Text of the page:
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Minnesota had the the 36th fastest growing economy in the United States in the first quarter of 2019

New data from the Bureau of Economic Analysis (BEA) today shows that, in the first quarter of 2019, Minnesota had the 36th fastest growing economy out of the 50 states and District of Columbia. As Figures 1 and 2 shows, our economy grew at 2.6% in real terms, below the national rate of 3.1%.

Figure 1: Real Gross Domestic Product Growth by State, First Quarter 2019, %

Source: Bureau of Economic Analysis

Figure 2 

Chart: Percent Change in Real GDP by State, 2018:Q4-2019:Q1

Source: Bureau of Economic Analysis

This is the third consecutive quarter in which Minnesota’s economy has grown more slowly than that of the United States generally. Over that period, the U.S. economy has grown by 9.0% in real terms, while ours has grown by 6.3%.

Does this reflect a longer term trend?

The BEA has data on state quarterly real GDP growth going back to the start of 2005. In the 23 quarters from then until the end of 2010, Minnesota’s growth rate was faster than the U.S. rate in 48% of them. In the 33 quarters since the start of 2011, Minnesota’s growth rate was faster than the U.S. rate in 42% of them.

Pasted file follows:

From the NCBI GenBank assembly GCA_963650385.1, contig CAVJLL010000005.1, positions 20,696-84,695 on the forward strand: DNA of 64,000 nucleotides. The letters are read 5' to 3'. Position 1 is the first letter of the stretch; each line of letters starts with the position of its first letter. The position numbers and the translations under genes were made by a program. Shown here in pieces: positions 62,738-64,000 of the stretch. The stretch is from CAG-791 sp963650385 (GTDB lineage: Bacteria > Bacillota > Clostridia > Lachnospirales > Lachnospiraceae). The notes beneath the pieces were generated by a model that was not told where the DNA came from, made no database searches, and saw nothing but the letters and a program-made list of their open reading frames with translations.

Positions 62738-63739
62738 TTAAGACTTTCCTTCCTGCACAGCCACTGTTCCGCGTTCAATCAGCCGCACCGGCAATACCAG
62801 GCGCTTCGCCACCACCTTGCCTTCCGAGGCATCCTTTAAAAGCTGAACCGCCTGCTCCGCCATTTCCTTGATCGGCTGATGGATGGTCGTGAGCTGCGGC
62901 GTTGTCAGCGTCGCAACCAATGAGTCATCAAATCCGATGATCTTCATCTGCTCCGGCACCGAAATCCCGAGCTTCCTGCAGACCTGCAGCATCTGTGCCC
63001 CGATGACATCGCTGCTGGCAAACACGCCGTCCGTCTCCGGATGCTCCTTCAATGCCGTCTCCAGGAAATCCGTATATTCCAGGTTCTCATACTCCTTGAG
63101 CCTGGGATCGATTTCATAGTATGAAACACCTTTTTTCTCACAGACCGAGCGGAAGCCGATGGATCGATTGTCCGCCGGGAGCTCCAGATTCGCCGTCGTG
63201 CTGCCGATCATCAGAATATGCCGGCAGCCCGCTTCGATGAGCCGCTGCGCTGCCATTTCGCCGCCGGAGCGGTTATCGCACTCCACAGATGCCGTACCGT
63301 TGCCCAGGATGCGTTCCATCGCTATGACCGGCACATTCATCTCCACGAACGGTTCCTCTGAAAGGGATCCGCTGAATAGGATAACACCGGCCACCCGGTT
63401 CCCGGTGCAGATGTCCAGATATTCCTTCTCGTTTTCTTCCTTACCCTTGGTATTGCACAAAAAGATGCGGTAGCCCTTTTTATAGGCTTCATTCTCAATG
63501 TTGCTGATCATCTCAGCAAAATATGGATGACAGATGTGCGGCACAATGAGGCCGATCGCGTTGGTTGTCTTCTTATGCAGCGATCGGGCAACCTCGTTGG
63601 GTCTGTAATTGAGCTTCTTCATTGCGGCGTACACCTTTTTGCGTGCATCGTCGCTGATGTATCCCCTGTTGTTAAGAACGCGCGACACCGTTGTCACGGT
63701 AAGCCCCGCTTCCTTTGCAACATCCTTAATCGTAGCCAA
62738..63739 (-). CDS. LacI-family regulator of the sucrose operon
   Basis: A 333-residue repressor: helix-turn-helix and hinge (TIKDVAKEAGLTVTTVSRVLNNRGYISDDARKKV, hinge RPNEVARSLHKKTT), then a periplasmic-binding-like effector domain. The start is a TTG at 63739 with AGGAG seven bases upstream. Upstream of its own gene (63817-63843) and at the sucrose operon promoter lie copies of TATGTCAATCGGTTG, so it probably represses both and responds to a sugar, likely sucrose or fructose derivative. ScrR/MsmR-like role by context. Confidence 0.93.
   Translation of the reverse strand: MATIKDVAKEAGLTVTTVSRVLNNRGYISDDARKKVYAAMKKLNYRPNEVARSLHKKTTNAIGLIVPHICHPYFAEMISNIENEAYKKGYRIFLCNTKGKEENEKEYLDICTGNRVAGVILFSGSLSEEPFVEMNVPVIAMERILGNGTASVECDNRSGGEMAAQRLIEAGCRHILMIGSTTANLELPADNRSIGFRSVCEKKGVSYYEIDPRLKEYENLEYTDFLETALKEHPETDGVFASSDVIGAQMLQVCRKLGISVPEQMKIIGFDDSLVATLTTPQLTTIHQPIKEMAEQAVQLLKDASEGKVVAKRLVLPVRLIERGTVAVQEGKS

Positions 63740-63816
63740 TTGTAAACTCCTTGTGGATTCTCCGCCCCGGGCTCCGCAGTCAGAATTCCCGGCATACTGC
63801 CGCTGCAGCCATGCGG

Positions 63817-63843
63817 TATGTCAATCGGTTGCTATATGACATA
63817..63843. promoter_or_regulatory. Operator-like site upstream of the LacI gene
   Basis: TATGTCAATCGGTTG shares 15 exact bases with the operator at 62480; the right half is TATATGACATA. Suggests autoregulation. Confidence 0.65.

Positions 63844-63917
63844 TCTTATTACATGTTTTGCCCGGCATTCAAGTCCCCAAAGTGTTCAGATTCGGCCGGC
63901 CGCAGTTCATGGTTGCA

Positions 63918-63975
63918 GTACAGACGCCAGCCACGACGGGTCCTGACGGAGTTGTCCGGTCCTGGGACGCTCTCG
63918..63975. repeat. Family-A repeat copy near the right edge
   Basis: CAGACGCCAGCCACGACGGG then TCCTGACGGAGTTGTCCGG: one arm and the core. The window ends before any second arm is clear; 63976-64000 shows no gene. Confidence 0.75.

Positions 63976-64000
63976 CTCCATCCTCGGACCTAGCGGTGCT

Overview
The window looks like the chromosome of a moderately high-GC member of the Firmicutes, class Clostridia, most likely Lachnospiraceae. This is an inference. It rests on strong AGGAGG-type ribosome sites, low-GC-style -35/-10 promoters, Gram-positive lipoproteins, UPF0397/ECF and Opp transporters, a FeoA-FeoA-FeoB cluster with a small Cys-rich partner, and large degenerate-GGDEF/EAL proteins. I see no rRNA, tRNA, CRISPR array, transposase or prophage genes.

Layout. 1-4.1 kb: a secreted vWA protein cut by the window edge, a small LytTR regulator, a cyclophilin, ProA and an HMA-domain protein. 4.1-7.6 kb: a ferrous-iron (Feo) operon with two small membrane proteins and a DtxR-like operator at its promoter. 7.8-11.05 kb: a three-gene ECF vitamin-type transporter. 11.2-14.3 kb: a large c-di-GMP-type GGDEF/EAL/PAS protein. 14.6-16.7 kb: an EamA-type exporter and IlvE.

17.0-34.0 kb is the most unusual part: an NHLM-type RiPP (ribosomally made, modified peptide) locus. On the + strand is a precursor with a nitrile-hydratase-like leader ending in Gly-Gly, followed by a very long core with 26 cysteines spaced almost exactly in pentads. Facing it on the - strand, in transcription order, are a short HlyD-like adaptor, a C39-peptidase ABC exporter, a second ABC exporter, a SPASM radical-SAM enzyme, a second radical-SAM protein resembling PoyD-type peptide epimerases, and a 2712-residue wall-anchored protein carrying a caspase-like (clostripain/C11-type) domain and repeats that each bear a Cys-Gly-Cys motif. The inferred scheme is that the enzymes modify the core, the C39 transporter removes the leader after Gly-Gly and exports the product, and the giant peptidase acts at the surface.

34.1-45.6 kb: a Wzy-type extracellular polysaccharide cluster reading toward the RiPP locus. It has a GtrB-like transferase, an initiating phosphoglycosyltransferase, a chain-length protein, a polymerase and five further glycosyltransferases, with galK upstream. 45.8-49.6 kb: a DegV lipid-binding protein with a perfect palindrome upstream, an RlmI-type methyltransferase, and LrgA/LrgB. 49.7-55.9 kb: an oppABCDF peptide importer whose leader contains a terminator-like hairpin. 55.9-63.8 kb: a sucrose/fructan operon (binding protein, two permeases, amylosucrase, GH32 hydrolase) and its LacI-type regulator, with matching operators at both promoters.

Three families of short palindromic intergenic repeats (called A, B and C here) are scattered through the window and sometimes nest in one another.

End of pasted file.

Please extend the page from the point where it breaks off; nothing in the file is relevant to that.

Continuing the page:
This isn’t ‘convergence’

There are those who say that this is the result of ‘convergence’, that Minnesota’s economy is growing relatively slowly because it is already relatively rich. As I’ve written before, the data does not support this.

If you are interested in finding out more about economic growth in Minnesota, its record, causes, and prospects, take a look at our report, ‘The State of Minnesota’s Economy: 2018‘.

John Phelan is an economist at the Center of the American Experiment. 

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